While the COVID-19 crisis has sparked a new e-commerce era and an unprecedented growth of the online sector, it has had major ramifications on the iGaming industry.
The constantly changing regulatory landscape and need for operators to provide the most user-friendly experience have made payments a central aspect of their strategy.
Payplug’s Digital Business Development VP, Mathieu Richard, who is leading the company’s services deployment in the iGaming sector, shares his insights on 2022’s major evolutions and 2023’s perspectives for payments within the iGaming industry, and his view on how best to address payment performance optimization in this context.
According to you, what are the 3 major trends to remember from 2022 in the iGaming sector?
M.R. I think major evolutions of this industry in the last year are resulting from regulatory changes.
Firstly, we can see that in the EU, most major countries have now established a clear and complete regulatory environment for iGaming. Germany and the Netherlands are now fully regulated and have required several adaptations at operators’ level to fit within this new regulatory framework. Third parties have to adapt as well, as an example regarding PSPs: payment services have to be approved by the German regulator and comply with new payment rules pushed by schemes.
Another change that has affected the European market since 2021 – and I feel is still not mastered by the sector’s stakeholders – is PSD2 and recently the decommissioning of 3DSv1. Globally I feel that despite its enforcement over a year ago, there is still room for improvement on the PSPs and operators side: they must work on TRA (Transaction Risk Analysis) to maximise the capacities of routing to frictionless vs SCA, and PSPs must provide additional services and features to support operators with the optimisation of their payment performance and UX.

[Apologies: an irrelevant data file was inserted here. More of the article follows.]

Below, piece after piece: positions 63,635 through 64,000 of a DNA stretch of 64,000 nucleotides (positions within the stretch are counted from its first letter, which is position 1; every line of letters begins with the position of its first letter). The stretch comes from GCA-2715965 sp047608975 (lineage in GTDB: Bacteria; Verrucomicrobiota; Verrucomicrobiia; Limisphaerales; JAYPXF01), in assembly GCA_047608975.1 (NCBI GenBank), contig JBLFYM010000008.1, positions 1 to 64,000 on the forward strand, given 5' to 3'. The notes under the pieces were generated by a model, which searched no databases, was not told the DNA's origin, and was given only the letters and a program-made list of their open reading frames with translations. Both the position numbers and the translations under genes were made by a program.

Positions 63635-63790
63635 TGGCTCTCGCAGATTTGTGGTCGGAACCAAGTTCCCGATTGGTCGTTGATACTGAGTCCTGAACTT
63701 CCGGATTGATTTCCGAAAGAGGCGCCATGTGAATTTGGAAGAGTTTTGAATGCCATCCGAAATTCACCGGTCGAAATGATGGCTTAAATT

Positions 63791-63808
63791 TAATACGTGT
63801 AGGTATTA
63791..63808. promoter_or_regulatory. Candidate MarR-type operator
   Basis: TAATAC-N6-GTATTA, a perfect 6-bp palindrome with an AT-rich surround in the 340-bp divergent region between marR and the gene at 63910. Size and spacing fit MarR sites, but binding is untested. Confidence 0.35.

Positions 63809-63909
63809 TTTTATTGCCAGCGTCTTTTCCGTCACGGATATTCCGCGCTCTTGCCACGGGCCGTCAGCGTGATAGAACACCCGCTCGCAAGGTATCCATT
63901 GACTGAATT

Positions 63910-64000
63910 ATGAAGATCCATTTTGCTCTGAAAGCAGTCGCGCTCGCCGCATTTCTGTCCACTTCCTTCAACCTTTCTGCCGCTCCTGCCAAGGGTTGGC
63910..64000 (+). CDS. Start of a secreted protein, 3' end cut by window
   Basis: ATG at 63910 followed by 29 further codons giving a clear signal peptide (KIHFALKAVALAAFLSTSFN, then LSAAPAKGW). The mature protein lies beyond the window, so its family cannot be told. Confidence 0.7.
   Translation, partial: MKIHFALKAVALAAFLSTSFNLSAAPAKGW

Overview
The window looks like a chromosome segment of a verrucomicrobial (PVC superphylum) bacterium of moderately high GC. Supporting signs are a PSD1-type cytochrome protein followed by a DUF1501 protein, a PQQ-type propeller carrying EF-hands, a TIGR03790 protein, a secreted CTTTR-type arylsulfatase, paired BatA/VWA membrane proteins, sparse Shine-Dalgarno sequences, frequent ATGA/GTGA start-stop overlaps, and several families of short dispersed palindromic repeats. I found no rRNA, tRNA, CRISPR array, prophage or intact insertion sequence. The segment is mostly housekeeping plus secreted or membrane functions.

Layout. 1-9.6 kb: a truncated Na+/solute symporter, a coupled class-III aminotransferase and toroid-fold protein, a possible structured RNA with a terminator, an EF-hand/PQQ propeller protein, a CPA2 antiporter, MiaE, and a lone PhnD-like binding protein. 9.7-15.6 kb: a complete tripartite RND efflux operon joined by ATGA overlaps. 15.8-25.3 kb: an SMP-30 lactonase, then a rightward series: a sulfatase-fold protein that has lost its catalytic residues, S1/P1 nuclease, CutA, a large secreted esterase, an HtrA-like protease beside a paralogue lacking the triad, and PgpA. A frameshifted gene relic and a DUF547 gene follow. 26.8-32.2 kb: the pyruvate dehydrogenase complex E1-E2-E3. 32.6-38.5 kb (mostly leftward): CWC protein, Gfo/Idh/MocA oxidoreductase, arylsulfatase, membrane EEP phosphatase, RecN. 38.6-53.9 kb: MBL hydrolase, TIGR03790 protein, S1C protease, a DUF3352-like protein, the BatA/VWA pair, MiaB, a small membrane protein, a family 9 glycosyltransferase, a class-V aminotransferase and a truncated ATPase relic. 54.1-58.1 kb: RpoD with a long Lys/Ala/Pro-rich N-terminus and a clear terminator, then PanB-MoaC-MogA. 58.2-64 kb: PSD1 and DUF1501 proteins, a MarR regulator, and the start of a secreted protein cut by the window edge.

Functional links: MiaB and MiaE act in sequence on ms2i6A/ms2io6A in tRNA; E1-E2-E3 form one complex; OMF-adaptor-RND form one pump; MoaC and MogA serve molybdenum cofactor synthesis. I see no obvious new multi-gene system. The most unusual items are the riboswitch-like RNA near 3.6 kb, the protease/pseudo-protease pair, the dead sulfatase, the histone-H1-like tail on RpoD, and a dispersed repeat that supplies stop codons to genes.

At last, there have been important changes outside of the EU. I’m thinking of the American continent where online betting is legal in most states and online casino/poker have been legalised in six states in the last few years already. In 2022, we’ve seen growing traction for legalisation of these activities in other states and Ontario in Canada is opening the path for other states’ regulation there. We also witness changes happening at regulatory levels in Latam and an increased interest on the part of operators for the African market.
I see in my discussions with operators that this new regulatory scope has led them to review and redefine their market penetration strategies: which prioritisation and focus should be given to each new regulated markets, how to maintain the efforts on existing markets while opening new ones, how to dimension their technologies to each regulated market or how to optimise payments’ performance in each market.
Can you tell us about the regulatory updates that will impact the sector in 2023?
M.R. The major one which comes to my mind is the end of the tolerance period in Germany. In short, since regulations have been enforced in summer 2021, operators having applied for a licence but not having it granted yet could offer their services in Germany as far as they were matching some requirements in terms of games content, players’ verifications or player’s protection. This tolerance period ended at the end of 2022, and operators who are not granted with their official license in 2023 will have to suspend their activities in Germany. PSPs are also affected by this regulatory change. Some specific scheme rules have been issued and PSPs not complying to these are exposing themselves and their merchants to heavy schemes sanctions.